I’ve lost a friend / And I don’t know why (Tim Hardin/Nico, Eulogy to Lenny Bruce (1967))
I taught Steve when he was first a BA and then an MA Fine Art student at the School of Art, Aberystwyth University. At the outset, my impression of him was that of a garrulous, grinning, and ungainly young man with interesting ears and a nervous laugh, who looked like a Mannerist version of Noddy and sounded as though he could be Lily Savage’s brother. But within that shell of brassy ebullience and conviviality lay a personality which had been shaped by long and habitual introspection, the disposition and complexity of which we now better understand. When he spoke about painting and spirituality (hardly ever the one without the other), his thoughts were sober, chaste, and uttered with deliberation. In our tutorials there were, on many occasions, uncomfortably long silences between my questions and his answers. This, I learned, did not imply that he was lost for words. Rather, that silence was a meditative space wherein he ruminated upon his options before committing one to speech.
Within him coursed contrary currents. Steve had an extraordinary capacity to be the most supportive friend you could ever wish to have, and yet nursed a neediness and vulnerability of equal measure. He was great talker; but as good a listener. He could be dizzily optimistic and ambitious one day, and frozen by remorse and self-doubt the next. Moreover, he was often unconfident in the anticipation of making a painting, but always fully self-assured in the act. These combinations of strength and weakness, positive and the negative, light and darkness (never the one without the other) were the necessary precursor conditions for making images that gestured simultaneously towards the inner man and a higher world:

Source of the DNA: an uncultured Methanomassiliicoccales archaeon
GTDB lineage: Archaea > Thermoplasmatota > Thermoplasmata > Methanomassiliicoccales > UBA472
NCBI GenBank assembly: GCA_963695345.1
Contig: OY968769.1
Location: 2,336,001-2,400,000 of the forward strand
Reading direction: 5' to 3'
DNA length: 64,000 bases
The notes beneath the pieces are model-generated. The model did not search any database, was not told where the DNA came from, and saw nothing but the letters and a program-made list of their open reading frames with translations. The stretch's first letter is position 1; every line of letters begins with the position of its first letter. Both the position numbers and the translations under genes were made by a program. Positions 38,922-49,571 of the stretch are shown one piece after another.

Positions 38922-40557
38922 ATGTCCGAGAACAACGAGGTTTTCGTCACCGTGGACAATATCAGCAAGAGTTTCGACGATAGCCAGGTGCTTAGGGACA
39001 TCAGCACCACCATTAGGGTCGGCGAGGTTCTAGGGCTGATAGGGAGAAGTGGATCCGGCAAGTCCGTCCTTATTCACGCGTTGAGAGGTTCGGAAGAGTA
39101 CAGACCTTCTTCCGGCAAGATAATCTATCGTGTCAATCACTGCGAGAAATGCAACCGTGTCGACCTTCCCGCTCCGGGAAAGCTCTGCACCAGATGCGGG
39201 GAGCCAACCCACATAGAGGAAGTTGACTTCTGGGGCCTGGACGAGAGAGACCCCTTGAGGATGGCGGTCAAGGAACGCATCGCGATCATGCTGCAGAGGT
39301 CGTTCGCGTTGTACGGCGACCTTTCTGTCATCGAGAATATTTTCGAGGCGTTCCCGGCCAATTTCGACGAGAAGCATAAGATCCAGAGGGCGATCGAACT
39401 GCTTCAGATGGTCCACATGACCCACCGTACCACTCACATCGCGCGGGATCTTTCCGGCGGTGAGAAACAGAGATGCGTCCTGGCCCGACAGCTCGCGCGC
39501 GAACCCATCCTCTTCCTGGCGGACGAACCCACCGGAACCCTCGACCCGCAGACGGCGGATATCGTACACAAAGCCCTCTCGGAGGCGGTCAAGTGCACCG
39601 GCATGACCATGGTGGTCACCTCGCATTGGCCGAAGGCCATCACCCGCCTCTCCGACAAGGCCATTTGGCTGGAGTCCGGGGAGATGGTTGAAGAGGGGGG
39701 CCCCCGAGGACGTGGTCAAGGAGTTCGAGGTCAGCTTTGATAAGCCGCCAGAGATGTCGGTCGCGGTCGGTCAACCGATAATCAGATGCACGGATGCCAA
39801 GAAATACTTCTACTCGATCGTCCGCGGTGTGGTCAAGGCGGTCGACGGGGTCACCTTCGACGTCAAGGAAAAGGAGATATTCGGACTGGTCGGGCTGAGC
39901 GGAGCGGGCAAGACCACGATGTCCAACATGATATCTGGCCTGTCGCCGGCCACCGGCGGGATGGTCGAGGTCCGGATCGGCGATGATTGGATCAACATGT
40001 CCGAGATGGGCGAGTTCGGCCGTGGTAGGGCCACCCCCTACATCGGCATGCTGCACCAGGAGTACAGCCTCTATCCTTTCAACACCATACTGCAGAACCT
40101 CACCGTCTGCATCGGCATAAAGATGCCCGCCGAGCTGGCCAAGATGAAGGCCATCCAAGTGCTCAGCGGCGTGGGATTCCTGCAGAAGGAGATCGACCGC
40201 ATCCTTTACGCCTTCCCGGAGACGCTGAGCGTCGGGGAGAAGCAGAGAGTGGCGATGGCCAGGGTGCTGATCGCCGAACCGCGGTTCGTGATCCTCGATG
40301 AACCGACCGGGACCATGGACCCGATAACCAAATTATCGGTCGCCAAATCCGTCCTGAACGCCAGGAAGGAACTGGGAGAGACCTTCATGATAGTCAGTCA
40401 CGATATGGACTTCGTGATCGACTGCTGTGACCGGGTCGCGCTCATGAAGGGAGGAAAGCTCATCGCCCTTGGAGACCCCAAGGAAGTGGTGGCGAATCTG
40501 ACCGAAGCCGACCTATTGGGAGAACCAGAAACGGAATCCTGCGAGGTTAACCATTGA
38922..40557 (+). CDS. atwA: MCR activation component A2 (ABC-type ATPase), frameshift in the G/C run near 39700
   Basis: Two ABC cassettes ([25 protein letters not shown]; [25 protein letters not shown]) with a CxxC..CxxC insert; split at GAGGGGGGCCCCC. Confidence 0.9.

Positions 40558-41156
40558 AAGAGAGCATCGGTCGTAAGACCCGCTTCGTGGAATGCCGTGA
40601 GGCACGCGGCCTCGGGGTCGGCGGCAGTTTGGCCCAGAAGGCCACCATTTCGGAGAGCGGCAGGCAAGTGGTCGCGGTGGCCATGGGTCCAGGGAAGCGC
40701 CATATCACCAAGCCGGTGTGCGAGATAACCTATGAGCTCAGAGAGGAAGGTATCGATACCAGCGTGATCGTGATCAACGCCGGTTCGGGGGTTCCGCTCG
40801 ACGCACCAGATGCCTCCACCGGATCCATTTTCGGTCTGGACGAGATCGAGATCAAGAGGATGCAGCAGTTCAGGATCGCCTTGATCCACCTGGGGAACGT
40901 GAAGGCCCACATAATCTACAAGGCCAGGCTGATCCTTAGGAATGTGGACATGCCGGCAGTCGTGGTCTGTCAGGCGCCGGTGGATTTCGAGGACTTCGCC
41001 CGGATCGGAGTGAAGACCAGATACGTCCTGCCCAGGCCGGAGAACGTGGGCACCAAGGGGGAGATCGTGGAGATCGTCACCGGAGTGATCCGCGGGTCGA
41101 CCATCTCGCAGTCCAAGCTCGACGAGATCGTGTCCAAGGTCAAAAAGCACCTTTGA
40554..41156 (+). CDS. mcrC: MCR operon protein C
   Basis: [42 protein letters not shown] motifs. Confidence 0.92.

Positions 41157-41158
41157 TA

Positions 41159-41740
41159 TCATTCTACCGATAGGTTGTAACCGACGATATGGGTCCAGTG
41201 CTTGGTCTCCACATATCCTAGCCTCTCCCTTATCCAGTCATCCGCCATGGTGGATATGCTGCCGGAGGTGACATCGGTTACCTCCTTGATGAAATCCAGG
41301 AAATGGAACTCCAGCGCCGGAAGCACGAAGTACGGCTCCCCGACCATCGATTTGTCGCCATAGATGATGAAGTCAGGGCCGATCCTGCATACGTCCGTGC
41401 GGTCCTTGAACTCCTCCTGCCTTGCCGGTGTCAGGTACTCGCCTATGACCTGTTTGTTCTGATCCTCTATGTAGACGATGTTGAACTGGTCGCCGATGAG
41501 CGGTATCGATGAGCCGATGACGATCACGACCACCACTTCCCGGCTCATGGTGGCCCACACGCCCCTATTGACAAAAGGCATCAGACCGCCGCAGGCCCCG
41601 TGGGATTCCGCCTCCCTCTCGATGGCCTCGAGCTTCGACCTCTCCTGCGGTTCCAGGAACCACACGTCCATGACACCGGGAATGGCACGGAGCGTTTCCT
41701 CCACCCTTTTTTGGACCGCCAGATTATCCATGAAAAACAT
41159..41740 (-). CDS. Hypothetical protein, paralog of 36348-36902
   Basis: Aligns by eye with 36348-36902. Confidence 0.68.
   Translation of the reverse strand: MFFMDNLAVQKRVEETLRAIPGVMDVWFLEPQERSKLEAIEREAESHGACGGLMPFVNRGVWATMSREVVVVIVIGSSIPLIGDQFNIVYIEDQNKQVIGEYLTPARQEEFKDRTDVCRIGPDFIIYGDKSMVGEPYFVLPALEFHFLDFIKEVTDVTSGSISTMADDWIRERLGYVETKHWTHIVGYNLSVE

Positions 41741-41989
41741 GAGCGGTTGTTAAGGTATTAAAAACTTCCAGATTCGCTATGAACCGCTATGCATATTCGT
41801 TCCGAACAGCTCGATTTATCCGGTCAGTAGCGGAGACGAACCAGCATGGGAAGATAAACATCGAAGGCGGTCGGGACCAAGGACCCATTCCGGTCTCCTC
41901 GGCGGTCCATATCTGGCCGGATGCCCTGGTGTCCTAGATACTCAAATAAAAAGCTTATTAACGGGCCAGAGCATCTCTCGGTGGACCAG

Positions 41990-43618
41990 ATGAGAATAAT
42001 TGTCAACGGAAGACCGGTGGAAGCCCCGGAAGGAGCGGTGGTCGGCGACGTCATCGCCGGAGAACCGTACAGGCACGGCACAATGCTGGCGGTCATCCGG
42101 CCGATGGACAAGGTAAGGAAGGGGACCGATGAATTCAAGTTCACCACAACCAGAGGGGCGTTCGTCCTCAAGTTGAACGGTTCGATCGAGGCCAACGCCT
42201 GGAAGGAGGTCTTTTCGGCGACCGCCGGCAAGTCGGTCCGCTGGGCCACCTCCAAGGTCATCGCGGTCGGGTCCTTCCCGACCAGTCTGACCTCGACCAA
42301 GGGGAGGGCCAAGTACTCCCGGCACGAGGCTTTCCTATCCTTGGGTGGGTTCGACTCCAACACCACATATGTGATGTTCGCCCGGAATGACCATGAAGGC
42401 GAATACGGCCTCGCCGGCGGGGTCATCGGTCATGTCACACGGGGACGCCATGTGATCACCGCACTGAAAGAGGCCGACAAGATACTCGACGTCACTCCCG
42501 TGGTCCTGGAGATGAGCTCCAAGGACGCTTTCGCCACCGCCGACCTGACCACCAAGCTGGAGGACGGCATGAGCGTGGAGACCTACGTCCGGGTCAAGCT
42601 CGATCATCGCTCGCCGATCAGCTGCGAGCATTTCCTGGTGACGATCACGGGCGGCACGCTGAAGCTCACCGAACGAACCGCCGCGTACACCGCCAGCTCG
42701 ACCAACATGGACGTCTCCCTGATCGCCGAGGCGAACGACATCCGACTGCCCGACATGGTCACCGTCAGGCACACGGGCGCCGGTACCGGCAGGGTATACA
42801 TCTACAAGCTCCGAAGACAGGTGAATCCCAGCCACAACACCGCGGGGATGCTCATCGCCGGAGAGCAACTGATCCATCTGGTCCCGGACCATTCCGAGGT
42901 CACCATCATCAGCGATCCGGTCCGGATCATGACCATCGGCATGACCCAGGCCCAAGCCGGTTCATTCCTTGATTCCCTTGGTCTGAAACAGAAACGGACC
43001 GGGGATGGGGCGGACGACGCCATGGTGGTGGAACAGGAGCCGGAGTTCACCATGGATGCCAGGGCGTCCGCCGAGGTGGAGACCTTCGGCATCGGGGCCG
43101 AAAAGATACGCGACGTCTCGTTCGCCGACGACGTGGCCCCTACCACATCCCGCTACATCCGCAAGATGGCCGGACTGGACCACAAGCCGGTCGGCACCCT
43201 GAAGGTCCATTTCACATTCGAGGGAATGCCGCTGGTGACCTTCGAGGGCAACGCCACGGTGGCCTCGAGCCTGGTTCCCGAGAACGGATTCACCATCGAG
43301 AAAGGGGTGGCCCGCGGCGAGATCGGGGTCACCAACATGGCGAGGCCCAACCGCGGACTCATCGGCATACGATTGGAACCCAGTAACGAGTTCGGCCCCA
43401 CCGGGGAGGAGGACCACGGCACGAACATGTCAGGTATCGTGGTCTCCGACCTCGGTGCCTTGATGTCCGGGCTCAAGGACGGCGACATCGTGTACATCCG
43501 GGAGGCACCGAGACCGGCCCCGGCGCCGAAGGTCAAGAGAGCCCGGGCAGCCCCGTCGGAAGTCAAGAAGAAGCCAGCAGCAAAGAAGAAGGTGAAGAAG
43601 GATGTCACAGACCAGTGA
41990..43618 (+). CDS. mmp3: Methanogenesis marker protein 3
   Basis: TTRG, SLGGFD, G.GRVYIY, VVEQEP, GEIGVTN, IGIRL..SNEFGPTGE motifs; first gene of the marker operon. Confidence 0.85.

I instructed him in painting, I saw his paintings, but I never witnessed him paint. To have done so would have been deeply uncomfortable for Steve — like being watched while in prayer. I sometimes envied the sense of fulfillment that he experienced in painting. Through it he found an intimacy of engagement, personal resolution (in terms of both a determination and a solution), and the capacity to touch the still, calm centre of his own psyche. Steve followed the psalmist’s counsel to ‘seek peace and pursue it’. Peace was the object of his desire in respect not only to his own soul but also his relationships to everyone and anyone around him. And, palpably, it was the object (if ever there was one) of the works that he breathed into being.
Steve made abstract paintings that slowly evolved through the judicious application of ethereal, luminous colour (reminiscent of the northern lights), variously stained, washed over, poured, rolled, lightly brushed upon, and sunk beneath the warp and weave of the canvas. The resultant images are visual metaphors that, through the process of multiple, thin, translucent overlays, evoke — what the English painter Samuel Palmer (1805-81), referring to the Creation, spoke of as — ‘the veil of heaven, through which her divine features are dimly smiling’. Steve’s creations, likewise, offer a partial and tantalizing vision: a promissory and an anticipation of that more perfect and satisfying ground of being that beckons from beyond. For him, reality did not consist in that which is visible and tangible only. He suspected that there was something else beyond the scene, and someone behind the curtain. Now, he has no need of faith, because, now, he knows assuredly:
In June 2014, Steve told me that the two years that he’d spent in Aberystwyth studying for his Masters degree had been the happiest of his life. It was then and there that he’d finally found himself. His last paintings bear testimony to that. They’re mature, focused, and assured. These are among the few consolations that I’ve been able to eke out of a tragedy that can no more be understood than it can be undone. Steve, you’ve left us, as you’d say, ‘gutted’.